Operators are transforming their networks so that they can achieve new service and business models. They know they cannot do this without automating the processes that will inform, control and manage these networks. That is why we are hearing so much about AI and Machine Learning in the network right now.
But what is the current level of automation in the network? And will existing automation techniques be the foundation for future automation – or are operators looking at a radical step change in technology to automate the software-define, virtualised, personalised, dynamic, network?
At Mobile World Congress. Yves Bellego, Director, Technical & Network Strategy, Orange Group and Paul Gowans, Wireless Solutions Marketing Manager, Viavi, discussed how automation in the network could develop.
Watch now to find what they think about how operators can evolve or deploy increased network automation.
The EE view
To get another angle, after the event we also asked David Salam, EE, Director of Mobility and Analytics at EE, for his views on how automation will evolve in the network. Read to the end for the full view on how EE is thinking about using network analytics to structure its network.
1. Where do you see the requirements for automation in the network in the near term?
Salam: Turning network data in to insights to better serve our customers remains a top priority for EE.
Today’s networks are complex and evolving fast often in a multi technology, multi-vendor environment. Understanding and correlating end to end service performance in a rapidly changing environment is not easy. The short-term step-change requirement in automation for operators is therefore to enable the shift to real-time monitoring.
This challenge will further increase with the introduction of 5G. Network convergence and slicing will mean that it will no longer be possible to monitor and manage customer experience and service quality just based on network metrics, alarms and KPIs. We will need to understand the context in which our customers use our network and services; and optimise the service experience based on customer’s context. Ease of data collection and ability to handle the growing volume and variety of data will be a key enabler for implementation of predictive techniques, and eventually automation.
Open and standardised data interfaces to allow easy, efficient and real-time collection of data at scale is going to be important in the 5G eco-system.
2. Yves talks about his teams requiring the need to retain control. Do you agree that this is a key concern? How much control do you need over the automated process, how will you structure that human control?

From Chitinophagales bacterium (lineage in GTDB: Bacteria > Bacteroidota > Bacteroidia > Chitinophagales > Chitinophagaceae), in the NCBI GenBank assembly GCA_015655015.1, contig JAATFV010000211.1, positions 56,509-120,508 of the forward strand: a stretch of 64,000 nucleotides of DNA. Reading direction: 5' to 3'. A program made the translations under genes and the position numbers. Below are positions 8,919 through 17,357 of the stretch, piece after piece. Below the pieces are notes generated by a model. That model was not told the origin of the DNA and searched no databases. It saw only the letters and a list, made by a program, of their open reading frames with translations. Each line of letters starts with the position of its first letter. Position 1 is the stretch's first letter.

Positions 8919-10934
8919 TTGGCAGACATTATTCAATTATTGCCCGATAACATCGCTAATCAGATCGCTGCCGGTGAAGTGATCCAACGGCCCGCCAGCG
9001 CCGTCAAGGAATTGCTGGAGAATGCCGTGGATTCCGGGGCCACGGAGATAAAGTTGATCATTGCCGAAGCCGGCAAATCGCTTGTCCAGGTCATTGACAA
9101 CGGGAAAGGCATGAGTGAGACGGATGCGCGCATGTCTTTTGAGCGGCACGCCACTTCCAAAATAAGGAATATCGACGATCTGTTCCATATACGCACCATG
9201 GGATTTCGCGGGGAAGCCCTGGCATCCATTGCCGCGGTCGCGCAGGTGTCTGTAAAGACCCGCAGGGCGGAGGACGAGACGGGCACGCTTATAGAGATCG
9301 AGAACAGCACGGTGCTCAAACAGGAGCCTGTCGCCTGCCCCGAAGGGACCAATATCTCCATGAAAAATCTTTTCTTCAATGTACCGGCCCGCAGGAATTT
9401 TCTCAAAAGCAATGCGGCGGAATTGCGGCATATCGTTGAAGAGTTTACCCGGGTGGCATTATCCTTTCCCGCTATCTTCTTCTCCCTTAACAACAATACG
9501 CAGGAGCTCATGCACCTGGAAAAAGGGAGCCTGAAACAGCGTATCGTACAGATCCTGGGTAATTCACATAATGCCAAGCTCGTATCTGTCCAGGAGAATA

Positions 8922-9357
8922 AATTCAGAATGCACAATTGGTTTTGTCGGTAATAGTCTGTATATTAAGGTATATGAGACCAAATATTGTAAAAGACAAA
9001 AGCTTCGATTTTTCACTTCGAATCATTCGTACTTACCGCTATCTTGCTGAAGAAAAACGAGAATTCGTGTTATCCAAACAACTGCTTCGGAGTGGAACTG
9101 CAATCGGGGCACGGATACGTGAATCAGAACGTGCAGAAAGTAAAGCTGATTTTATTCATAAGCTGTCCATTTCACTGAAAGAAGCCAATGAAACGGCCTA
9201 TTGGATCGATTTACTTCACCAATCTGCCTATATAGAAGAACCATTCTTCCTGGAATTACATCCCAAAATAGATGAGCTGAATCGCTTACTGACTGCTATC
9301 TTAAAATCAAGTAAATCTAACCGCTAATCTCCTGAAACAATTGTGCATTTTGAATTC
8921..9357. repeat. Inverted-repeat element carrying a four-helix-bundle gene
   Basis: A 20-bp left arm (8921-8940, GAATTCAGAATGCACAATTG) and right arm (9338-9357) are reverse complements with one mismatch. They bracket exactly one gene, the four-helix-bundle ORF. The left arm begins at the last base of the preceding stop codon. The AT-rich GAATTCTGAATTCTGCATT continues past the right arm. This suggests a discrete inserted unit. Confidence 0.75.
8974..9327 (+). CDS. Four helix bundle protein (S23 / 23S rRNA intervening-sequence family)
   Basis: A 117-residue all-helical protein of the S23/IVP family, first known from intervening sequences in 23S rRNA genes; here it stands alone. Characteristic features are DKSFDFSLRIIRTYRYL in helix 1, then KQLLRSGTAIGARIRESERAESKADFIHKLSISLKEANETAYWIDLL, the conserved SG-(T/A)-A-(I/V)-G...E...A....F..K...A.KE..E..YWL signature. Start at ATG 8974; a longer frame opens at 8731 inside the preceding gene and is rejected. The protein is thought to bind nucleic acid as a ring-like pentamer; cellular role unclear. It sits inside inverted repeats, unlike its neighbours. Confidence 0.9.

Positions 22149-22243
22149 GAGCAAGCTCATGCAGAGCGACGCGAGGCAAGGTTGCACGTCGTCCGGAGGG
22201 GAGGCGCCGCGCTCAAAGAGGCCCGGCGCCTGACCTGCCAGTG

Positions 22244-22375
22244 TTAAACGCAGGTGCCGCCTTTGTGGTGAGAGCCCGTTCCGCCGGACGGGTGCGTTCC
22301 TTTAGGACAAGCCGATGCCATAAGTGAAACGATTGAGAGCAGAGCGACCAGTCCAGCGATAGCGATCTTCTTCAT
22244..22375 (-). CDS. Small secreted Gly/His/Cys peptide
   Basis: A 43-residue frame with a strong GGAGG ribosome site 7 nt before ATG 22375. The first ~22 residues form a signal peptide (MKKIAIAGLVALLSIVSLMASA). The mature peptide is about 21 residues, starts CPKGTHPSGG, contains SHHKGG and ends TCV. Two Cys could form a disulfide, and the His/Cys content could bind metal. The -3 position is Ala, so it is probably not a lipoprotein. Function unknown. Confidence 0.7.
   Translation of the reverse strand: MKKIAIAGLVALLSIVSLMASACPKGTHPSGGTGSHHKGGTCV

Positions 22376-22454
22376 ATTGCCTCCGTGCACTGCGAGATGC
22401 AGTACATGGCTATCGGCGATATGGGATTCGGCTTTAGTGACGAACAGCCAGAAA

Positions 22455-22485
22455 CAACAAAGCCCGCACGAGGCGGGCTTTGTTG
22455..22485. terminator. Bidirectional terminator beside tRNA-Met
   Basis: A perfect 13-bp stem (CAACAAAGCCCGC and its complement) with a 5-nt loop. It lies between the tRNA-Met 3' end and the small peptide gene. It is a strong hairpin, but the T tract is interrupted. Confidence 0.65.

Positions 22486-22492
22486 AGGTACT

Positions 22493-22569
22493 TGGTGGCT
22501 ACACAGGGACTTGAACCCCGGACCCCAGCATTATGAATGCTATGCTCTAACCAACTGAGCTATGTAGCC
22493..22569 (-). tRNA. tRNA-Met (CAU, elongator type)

Salam: Automation in networks will depend on three things- 1) real time knowledge of current state, 2) analytics to understand the dynamics, causes and effects, and 3) ability to automate and orchestrate. Hence a lot of things will need to fit together before we can consider free-running automated network actions. It is likely to be a Technology evolution rather than a step change.
I do, however, believe that the operating model does require a step change. Along with access to real-time enterprise and network data, companies need to think about Network Data Science much more as a defined skillset. We need the resources with the right mix of network knowledge and expertise, combined with data science skills to leverage learning and value.
Such capabilities will allow result in a movement away from monitoring platforms to a future where we are monitoring the performance of the algorithms, allowing operators to act more intelligently.
3. Evolution or step change? Do you agree that automation in the network will expand by building on the use cases we have to date – and that automated, predictive algorithms today will be the foundation for the end to end, programmable networks of the future. Do you agree also with Yves that what is required now is industrialised solutions that can operate at scale. Or are we looking at a real step change in technology?
Salam: For us it is more about an evolution as we evolve through predictive analytics (what will happen), to prescriptive analytics (what should I do) and then to cognitive analytics (autonomous control). This may sound simple, but in the future we will need to predict where customers are going next, what service they will want next, how best to deliver that service whilst continuously re-assessing for change. That sounds like quite a step change to me.
This will require hyper-scale big data processing with open source and open standard based data interfaces operating in real-time. And this automation will push towards the edge to optimise seamlessly with and maximise the access network.
This video was produced in association with TMN partner Viavi Solutions.
More information on Viavi Solutions.